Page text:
The driving experience can change significantly from place to place. This is true of its associated costs, too.
Moreover, most people know that many things are more expensive in London. At the end of 2020, the capital was the sixth priciest city to live in, highlighting how costly things can be there.
Driving in London can seem like an unnecessary expense. Still, if you’re aware of some of the costs, you may be able to budget accordingly or plan your routes more cost-effectively.
Here are some of the costs of driving in London.
London is famed for drama on the roads. While traffic typically moves slowly at rush hour, there can be bouts of road rage and chaos at any time. Higher rates of crime and car theft may take place there too.
These types of factors can all affect insurance premiums. Therefore, it’s reasonable to expect a bit of a price hike in the area. While it can be a cause for concern, it’s important to remain as level-headed as possible, as these expenses can sometimes be mitigated.
Insurance costs can be controlled effectively with a reliable quote comparison service. That way, you can find the best car insurance companies within your price range. Working with Quotezone.co.uk, you can compare over 100 providers and save up to £290. There are also opportunities around cashback and rewards. They can also help you find cheaper car insurance in London specifically, so click their link to those resources for a more tailored service too.
The Congestion Charge
Everyone is welcome to drive in Central London, provided they pay a toll first. Whether that fee is worth it is up to you.
There’s a £15 daily charge if you drive in the London Congestion Charge zone. It applies on weekdays, weekends, and bank holidays. However, while these costs can quickly mount, you may be able to plan around them. For weekdays, the charge is in effect are 07:00 am – 18:00, while on weekends, it’s 12:00 – 18:00. There’s no charge between Christmas Day and New Year’s Day.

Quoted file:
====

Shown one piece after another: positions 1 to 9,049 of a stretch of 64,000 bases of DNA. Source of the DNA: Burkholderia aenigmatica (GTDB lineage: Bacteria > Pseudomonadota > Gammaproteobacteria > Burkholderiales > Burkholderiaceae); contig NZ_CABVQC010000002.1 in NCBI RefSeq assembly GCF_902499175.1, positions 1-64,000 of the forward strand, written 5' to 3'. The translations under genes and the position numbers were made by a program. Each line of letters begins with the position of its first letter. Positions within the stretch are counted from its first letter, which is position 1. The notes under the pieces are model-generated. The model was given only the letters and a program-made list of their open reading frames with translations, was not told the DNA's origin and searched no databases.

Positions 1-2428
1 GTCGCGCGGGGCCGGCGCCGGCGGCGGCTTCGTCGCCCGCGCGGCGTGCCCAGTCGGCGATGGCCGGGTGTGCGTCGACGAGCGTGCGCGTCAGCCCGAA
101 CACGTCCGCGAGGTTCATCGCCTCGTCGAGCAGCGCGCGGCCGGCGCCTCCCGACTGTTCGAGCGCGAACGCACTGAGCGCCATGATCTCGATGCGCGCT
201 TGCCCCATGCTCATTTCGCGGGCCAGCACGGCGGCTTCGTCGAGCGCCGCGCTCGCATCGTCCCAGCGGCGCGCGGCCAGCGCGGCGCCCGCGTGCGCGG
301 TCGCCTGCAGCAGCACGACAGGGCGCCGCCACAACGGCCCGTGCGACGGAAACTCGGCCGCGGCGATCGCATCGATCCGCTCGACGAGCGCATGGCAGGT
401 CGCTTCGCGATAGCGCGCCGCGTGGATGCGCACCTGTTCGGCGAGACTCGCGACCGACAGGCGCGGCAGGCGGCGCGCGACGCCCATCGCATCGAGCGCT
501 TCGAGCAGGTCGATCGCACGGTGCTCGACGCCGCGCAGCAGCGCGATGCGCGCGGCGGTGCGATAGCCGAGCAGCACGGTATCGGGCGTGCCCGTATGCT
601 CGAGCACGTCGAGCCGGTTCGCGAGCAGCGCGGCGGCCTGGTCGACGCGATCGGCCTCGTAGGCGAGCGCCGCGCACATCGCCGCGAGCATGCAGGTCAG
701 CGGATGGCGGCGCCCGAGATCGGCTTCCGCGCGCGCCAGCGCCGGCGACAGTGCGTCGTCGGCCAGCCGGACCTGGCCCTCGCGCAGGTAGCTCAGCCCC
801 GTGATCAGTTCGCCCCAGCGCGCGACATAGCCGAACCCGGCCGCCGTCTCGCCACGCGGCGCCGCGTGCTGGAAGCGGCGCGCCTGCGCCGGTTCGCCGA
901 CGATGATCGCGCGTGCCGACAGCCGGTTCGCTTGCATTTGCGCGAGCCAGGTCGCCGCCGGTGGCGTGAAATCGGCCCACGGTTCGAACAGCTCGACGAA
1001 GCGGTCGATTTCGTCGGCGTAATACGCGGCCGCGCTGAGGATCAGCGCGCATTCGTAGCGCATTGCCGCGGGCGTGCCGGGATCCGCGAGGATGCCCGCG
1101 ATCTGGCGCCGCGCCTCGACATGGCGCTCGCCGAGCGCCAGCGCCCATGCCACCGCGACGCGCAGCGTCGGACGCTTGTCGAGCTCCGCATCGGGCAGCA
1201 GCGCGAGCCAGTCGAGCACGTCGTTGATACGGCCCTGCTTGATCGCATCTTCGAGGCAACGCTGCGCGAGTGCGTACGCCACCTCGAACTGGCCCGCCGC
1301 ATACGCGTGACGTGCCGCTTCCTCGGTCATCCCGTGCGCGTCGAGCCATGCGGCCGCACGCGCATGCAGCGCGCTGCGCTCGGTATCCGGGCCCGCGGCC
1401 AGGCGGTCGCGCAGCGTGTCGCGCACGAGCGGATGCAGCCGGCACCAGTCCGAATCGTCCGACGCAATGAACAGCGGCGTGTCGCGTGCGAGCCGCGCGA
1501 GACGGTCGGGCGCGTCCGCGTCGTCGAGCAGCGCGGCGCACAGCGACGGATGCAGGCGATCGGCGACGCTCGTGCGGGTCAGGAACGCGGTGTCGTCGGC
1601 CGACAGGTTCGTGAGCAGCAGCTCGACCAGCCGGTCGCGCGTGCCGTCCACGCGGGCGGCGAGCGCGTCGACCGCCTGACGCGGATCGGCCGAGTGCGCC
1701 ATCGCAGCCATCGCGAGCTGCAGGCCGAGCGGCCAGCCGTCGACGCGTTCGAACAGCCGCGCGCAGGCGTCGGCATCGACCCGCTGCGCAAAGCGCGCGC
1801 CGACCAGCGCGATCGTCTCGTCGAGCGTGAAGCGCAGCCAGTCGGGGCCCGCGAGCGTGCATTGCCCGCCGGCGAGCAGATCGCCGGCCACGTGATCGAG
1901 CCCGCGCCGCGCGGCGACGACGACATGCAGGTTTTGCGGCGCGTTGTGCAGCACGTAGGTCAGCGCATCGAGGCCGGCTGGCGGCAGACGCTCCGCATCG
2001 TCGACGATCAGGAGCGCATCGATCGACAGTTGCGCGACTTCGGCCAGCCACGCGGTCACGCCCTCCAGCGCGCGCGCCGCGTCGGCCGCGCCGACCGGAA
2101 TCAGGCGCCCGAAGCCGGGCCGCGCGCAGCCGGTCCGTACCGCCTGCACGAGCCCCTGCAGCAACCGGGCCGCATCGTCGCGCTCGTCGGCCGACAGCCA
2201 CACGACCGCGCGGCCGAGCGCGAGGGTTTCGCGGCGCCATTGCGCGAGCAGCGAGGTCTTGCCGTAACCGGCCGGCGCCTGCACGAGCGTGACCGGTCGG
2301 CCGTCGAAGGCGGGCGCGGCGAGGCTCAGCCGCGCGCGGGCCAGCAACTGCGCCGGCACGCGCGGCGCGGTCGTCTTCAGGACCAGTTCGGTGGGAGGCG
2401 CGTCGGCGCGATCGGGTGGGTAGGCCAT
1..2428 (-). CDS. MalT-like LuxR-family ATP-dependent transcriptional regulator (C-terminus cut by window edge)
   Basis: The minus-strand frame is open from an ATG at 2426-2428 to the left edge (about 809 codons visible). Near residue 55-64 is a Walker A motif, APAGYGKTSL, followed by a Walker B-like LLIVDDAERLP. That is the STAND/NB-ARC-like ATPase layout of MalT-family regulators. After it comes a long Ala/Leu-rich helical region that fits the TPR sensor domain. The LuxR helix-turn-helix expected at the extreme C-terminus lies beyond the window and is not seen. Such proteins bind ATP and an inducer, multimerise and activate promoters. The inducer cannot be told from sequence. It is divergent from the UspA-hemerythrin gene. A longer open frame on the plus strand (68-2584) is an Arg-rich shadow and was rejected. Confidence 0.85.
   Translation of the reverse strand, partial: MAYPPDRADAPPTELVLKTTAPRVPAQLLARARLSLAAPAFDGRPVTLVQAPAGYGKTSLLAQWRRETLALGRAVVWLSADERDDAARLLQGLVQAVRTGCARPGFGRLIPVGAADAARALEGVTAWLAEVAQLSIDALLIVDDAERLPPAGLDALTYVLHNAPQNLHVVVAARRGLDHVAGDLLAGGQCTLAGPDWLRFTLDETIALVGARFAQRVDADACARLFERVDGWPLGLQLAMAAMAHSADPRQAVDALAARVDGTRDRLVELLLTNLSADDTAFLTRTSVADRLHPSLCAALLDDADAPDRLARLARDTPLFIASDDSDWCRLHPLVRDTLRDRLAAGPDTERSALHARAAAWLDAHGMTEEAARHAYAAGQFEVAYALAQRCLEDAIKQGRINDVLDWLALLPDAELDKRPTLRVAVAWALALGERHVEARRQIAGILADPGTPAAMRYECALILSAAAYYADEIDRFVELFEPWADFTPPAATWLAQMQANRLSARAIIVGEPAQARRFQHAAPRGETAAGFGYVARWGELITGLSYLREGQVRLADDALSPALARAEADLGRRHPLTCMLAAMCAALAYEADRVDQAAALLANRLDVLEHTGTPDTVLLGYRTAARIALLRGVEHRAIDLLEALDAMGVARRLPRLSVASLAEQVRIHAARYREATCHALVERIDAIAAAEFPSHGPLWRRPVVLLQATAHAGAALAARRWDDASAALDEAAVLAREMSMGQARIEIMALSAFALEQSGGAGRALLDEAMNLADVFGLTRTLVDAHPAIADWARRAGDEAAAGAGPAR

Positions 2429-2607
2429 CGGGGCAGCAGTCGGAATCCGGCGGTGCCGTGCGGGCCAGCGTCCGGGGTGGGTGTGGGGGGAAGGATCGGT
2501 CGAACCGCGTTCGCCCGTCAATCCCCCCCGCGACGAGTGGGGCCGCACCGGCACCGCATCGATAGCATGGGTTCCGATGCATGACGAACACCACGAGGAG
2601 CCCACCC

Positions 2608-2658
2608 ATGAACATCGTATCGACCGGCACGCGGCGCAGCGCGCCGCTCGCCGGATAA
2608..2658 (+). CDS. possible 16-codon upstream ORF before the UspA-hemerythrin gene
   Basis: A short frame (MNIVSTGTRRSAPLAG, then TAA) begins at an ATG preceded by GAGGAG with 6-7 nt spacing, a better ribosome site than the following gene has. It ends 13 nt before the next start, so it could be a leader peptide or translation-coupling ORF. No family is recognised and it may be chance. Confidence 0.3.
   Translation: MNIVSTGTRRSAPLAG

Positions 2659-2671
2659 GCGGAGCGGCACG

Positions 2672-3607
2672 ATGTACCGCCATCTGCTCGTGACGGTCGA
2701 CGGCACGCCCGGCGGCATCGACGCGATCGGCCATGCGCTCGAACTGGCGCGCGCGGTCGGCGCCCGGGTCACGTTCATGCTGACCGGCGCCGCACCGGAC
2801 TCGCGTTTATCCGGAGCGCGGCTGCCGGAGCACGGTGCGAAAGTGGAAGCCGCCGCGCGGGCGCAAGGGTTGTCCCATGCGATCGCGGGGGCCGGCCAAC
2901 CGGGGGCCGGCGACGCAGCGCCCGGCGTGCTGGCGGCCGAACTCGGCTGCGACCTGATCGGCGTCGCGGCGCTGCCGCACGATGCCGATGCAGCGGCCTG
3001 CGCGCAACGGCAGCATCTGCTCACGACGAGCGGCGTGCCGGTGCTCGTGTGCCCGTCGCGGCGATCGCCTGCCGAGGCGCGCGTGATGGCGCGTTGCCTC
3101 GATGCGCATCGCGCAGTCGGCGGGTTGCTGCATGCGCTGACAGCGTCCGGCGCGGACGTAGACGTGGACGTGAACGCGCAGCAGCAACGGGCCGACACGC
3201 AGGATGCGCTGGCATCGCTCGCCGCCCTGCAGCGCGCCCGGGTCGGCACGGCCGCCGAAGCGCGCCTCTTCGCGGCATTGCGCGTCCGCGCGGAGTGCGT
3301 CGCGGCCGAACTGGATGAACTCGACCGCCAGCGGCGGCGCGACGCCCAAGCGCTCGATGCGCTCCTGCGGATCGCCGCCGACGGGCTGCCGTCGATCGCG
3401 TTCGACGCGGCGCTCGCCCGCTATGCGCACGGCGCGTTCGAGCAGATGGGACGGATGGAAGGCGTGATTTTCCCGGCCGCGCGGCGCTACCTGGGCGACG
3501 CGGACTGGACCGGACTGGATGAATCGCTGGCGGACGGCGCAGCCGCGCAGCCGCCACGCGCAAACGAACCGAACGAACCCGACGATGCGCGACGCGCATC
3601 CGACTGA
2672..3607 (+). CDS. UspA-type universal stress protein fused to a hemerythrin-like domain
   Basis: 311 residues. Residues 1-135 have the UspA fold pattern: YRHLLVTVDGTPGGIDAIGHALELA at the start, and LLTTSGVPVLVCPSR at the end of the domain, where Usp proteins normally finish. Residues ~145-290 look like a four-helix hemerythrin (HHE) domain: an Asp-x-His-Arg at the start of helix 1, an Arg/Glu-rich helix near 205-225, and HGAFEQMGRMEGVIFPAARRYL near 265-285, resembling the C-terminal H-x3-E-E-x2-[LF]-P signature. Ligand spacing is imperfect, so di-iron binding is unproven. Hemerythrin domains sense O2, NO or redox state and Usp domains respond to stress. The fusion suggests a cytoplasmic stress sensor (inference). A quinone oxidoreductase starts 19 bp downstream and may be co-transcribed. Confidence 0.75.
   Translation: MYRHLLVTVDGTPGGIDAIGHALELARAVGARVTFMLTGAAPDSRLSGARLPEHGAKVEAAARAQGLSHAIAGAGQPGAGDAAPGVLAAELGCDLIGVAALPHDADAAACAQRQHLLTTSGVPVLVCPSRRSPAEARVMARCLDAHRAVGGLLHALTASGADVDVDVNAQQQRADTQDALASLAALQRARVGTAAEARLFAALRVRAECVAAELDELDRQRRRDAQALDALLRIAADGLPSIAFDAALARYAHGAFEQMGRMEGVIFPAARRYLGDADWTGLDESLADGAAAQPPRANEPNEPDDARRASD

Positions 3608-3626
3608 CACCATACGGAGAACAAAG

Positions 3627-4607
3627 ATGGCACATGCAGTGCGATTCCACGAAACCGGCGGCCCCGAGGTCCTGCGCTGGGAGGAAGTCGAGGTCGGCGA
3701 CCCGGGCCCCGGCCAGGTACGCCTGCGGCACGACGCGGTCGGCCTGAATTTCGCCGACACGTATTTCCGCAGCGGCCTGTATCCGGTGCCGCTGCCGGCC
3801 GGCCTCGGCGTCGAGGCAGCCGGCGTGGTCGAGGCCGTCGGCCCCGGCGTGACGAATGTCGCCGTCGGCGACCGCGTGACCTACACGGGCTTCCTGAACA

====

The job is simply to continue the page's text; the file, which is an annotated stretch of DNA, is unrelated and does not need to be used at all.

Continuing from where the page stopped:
The area started small with plans to expand in late 2020, provoking the ire of many London drivers. While the idea was to put drivers off cruising through the capital at busy times of day, it ultimately promoted anger and incited people to sign petitions in protest. If you can’t afford these costs, try to drive through Central London sparingly or attempt to park in an outer borough and get public transport, or even cycle. Hopefully, that will help you to control the costs.
Road users often can’t park for free. In London, however, costs will likely be incurred nearly every time you park.
The parking fees can also be exponential, with new research discovering that it can cost London drivers nearly £3,000 a year to secure their spaces. Some people would attempt to buy garage units in the capital to save money on a long-term investment, but the purchase can run up into the hundreds of thousands too.
Once again, the proposed solutions for evading the London Congestion Charge may be applicable here too. If you’re willing to be flexible with your journeys, there might be room for savings.